Hogeschool van Amsterdam

Urban Vitality

A short physical activity break from cognitive tasks increases selective attention in primary school children aged 10-11

Article

Importance<p style="box-sizing: border-box; margin: 0px 0px 16px; padding: 0px;">Evidence for an acute effect of physical activity on cognitive performance within the school setting is limited. The purpose of this study was to gain insight into acute effects of a short physical activity bout on selective attention in primary school children, specifically in the school setting.</p>Methods<p style="box-sizing: border-box; margin: 0px 0px 16px; padding: 0px;">Hundred and twenty three 10–11 years old children, 49.6% girls, engaged in four experimental breaks in random order: 1 h of regular cognitive school tasks followed by a 15 min episode with the following conditions 1) ‘no break’ (continuing a cognitive task), 2) passive break (listening to a story), 3) moderate intensity physical activity break (jogging, passing, dribbling) and 4) vigorous intensity physical activity break (running, jumping, skipping). Selective attention in the classroom was assessed by the TEA-Ch test before and after the 15 min break in each condition.</p>Results<p style="box-sizing: border-box; margin: 0px 0px 16px; padding: 0px;">After the passive break, the moderate intensity physical activity break and the vigorous intensity physical activity break attention scores were significantly better (<em style="box-sizing: border-box; margin: 0px; padding: 0px;">p</em> < 0.001) than after the ‘no break’ condition. Attention scores were best after the moderate intensity physical activity break (difference with no break = −0.59 s/target, 95% CI: −0.70; −0.49).</p>Conclusion<p style="box-sizing: border-box; margin: 0px 0px 16px; padding: 0px;">The results show a significant positive effect of both a passive break as well as a physical activity break on selective attention, with the largest effect of a moderate intensity physical activity break. This suggests that schools could implement a moderate intensity physical activity break during the school day to optimize attention levels and thereby improve school performance.</p>Trial registration<p style="box-sizing: border-box; margin: 0px 0px 16px; padding: 0px;">NTR2386.</p>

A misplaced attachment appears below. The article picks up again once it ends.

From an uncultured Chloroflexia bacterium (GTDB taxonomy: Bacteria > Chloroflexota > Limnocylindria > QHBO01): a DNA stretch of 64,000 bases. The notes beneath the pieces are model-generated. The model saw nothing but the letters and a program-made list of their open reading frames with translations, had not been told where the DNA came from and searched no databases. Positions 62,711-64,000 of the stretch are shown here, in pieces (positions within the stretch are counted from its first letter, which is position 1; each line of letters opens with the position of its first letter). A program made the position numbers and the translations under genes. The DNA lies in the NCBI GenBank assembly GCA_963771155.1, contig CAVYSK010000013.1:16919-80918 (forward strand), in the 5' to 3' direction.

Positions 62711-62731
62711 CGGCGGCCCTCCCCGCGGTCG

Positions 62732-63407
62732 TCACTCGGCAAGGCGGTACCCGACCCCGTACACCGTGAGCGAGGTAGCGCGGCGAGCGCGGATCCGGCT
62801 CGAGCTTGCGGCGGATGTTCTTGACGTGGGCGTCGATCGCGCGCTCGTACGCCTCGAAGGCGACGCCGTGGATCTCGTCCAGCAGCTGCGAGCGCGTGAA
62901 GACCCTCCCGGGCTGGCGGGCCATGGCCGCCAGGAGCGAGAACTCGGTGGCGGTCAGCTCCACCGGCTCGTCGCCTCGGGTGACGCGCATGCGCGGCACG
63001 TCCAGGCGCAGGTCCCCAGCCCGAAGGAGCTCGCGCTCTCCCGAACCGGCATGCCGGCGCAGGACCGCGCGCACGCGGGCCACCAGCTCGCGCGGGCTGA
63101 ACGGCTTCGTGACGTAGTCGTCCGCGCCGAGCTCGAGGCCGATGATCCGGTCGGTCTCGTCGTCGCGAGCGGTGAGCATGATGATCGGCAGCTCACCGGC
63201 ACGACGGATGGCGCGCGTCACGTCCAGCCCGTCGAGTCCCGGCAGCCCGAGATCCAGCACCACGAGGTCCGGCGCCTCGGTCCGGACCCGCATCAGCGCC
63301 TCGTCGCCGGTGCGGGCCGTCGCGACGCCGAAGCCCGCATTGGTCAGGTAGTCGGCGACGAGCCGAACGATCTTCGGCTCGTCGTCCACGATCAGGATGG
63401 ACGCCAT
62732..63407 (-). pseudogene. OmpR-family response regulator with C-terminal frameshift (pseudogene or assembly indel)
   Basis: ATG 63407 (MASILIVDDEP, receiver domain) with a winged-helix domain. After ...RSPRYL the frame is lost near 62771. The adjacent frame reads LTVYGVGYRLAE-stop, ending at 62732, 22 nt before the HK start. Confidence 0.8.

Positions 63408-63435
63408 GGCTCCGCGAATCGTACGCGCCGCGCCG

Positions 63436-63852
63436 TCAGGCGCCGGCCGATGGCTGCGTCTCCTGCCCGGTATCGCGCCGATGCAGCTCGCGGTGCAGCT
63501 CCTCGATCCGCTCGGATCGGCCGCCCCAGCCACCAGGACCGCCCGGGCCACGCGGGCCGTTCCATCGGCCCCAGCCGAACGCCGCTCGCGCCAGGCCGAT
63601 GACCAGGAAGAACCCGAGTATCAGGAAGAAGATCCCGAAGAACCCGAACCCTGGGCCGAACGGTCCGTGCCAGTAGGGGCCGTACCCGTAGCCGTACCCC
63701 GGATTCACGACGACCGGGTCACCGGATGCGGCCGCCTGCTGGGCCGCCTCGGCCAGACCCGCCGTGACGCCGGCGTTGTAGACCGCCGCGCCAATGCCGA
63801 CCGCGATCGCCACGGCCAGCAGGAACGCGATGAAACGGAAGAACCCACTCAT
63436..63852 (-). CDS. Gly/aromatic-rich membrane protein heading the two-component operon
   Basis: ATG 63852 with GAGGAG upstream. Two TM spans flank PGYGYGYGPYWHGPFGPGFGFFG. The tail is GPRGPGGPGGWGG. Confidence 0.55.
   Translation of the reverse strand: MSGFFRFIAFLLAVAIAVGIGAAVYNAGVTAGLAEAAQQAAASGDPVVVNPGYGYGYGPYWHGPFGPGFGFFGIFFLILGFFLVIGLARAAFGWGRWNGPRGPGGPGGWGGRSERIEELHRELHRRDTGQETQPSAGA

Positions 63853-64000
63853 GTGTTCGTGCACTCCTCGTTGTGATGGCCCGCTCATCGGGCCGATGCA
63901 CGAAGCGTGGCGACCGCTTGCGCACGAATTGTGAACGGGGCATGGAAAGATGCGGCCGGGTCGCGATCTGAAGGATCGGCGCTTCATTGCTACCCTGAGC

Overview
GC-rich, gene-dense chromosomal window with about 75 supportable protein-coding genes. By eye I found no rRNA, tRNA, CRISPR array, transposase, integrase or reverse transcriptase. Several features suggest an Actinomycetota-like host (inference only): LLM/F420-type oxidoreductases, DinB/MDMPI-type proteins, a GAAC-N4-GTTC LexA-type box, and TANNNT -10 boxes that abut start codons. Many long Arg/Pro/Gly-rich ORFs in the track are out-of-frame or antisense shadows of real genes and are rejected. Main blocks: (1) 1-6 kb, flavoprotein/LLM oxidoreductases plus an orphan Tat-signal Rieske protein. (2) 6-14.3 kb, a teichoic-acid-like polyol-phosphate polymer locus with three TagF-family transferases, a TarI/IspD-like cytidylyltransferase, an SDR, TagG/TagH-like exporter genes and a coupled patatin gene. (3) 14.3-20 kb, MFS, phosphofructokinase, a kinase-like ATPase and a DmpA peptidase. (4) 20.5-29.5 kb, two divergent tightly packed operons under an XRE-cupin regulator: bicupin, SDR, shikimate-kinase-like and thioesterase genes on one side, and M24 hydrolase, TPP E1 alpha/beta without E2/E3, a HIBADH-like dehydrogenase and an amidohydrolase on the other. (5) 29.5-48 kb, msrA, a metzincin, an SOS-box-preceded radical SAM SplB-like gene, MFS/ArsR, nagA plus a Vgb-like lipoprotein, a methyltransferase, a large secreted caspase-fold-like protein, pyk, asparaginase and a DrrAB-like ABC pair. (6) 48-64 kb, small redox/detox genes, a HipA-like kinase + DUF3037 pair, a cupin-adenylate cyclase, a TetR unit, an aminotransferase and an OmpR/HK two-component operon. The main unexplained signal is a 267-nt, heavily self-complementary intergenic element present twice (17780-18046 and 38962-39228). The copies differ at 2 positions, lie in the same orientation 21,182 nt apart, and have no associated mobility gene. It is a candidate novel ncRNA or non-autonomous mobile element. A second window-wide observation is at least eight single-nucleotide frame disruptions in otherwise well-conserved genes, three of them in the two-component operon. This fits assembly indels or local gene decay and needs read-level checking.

Reference Janssen, M., Chinapaw, M. J. M., Rauh, S. P., Toussaint, H. M., van Mechelen, W., & Verhagen, E. A. L. M. (2014). A short physical activity break from cognitive tasks increases selective attention in primary school children aged 10-11. Mental Health and Physical Activity, 7(3), 129-134. https://doi.org/10.1016/j.mhpa.2014.07.001
Published by  Urban Vitality 1 September 2014

Publication date

Sep 2014

Author(s)

M.J.M. Chinapaw
S.P. Rauh
H.M. Toussaint
W. van Mechelen
E.A.L.M. Verhagen

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